FIGURE 4.1: A triangular domain of definition for the Poisson equation.
Exercise
The block structure of the matrix, with all diagonal blocks having
the same size, is due to the fact that we defined our
BVP
on a
square domain. Sketch the matrix structure that arises from
4.2.3
differences, but this time defined on a triangular domain; see
figure
4.1
. Show that, again, there is a block
tridiagonal matrix structure, but that the blocks are now of varying
sizes. Hint: start by sketching a small example. For $n=4$ you
should get a $10\times 10$ matrix with a $4\times 4$ block structure.
End of exercise
For domains that are even more irregular, the matrix structure will also be irregular.
The regular block structure is also caused by our decision to order the unknowns by rows and columns. This known as the \indexterm{natural ordering} or lexicographic ordering ; various other orderings are possible. One common way of ordering the unknowns is the red-black ordering or \indexterm{checkerboard ordering} which has advantages for parallel computation. This will be discussed in section 6.7 .
Remark
For this simple matrix it is possible to determine
eigenvalue and eigenvectors by a
Fourier analysis
.
In more complicated cases, such as an operator $\nabla a(x,y)\nabla x$,
this is not possible, but the
Gershgorin theorem
will still tell us that the matrix is positive definite,
or at least semi-definite. This corresponds to the
continuous problem being
coercive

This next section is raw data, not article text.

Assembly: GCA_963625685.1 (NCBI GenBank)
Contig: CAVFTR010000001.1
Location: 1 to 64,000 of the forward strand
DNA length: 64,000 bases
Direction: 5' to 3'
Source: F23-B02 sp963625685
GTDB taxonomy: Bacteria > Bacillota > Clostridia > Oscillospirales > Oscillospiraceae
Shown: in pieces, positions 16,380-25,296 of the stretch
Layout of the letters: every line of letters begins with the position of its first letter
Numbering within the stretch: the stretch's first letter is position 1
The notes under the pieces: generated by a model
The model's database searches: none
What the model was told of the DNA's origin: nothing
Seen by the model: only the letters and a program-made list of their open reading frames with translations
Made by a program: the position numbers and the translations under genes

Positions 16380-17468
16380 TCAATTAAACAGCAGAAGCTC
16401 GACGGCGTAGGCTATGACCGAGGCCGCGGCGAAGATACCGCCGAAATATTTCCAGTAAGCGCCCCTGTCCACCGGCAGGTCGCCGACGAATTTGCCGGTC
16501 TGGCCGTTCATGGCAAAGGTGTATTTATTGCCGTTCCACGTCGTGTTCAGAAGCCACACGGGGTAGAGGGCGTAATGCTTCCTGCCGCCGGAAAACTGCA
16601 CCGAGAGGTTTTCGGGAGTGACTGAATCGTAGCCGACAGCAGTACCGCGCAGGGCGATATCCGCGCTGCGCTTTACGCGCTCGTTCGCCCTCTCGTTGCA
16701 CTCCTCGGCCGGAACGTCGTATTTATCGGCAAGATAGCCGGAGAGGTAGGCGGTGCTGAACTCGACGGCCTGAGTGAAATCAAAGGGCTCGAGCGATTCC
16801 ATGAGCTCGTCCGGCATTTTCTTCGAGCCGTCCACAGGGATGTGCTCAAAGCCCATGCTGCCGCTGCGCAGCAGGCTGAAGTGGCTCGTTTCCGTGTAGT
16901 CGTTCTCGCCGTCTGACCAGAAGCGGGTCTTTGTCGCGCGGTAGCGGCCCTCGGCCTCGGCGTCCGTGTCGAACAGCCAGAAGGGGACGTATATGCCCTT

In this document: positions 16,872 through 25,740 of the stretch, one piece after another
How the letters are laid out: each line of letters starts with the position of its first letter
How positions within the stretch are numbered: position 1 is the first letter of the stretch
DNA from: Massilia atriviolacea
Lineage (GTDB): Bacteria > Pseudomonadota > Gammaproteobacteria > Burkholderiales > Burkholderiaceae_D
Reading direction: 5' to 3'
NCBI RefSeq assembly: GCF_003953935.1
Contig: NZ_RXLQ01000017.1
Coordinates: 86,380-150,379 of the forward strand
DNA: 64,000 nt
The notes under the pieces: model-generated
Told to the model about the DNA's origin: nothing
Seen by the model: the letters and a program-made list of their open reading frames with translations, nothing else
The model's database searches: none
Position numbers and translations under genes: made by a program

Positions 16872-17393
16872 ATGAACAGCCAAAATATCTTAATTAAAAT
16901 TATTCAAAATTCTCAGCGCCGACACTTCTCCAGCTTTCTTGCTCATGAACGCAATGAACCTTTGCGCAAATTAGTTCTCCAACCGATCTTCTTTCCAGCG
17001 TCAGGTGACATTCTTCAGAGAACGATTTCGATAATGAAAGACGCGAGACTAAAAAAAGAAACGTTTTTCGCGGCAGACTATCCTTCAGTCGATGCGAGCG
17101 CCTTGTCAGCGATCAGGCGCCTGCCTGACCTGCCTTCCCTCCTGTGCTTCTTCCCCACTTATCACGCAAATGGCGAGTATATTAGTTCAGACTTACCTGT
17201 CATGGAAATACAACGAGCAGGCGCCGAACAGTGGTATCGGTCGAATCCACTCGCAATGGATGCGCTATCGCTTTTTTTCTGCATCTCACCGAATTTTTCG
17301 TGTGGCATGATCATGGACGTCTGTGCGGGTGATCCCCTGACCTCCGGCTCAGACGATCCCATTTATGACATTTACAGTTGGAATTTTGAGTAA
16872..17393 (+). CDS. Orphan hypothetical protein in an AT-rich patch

.
End of remark
There is more to say about analytical aspects of the BVP (for instance, how smooth is the solution and how does that depend on the boundary conditions?) but those questions are outside the scope of this course. Here we only focus on the numerical aspects of the matrices. In the chapter on linear algebra, specifically sections 5.4 and 5.5 , we will discuss solving the linear system from BVPs .
crumb trail: > odepde > Boundary value problems > Difference stencils
4.2.3 applying the difference stencil
\begin{equation} \begin{matrix} \cdot&-1&\cdot\\ -1&4&-1\\ \cdot&-1&\cdot \end{matrix} \end{equation} to the function $u$. Given a physical domain, we apply the stencil to each point in that domain to derive the equation for that point. Figure 4.2.3 illustrates that for a square domain of $n\times n$ points. 4.2.3 see that the connections in the same line give rise to the main diagonal and first upper and lower offdiagonal; the connections to the next and previous lines become the nonzeros in the off-diagonal blocks.
This particular stencil is often referred to as the `5-point star' or five-point stencil . There are other difference stencils; the structure of some of them are depicted in figure 4.2 .
\centering
FIGURE 4.2: The structure of some difference stencils in two dimensions.
A stencil with only connections in horizontal or vertical direction is called a `star stencil', while one that has cross connections (such as the second in figure 4.2 ) is called a `box stencil'.
Exercise
Consider the second and third stencil in figure
4.2
, used for a
BVP
on a square domain.
What does the sparsity structure of the resulting matrix look like,
if we again order the variables by rows and columns?
End of exercise
Other stencils than the 5-point star can be used to attain higher accuracy, for instance giving a truncation error of $O(h^4)$. They can also be used for other differential equations than the one discussed above. For instance, it is not hard to show that for the equation $u_{xxxx}+u_{yyyy}=f$ we need a stencil that contains both $x,y\pm h$ and $x,y\pm 2h$ connections, such as the third stencil in the figure. Conversely, using the 5-point stencil no values of the coefficients give a discretization of the fourth order problem with less than $O(1)$ truncation error.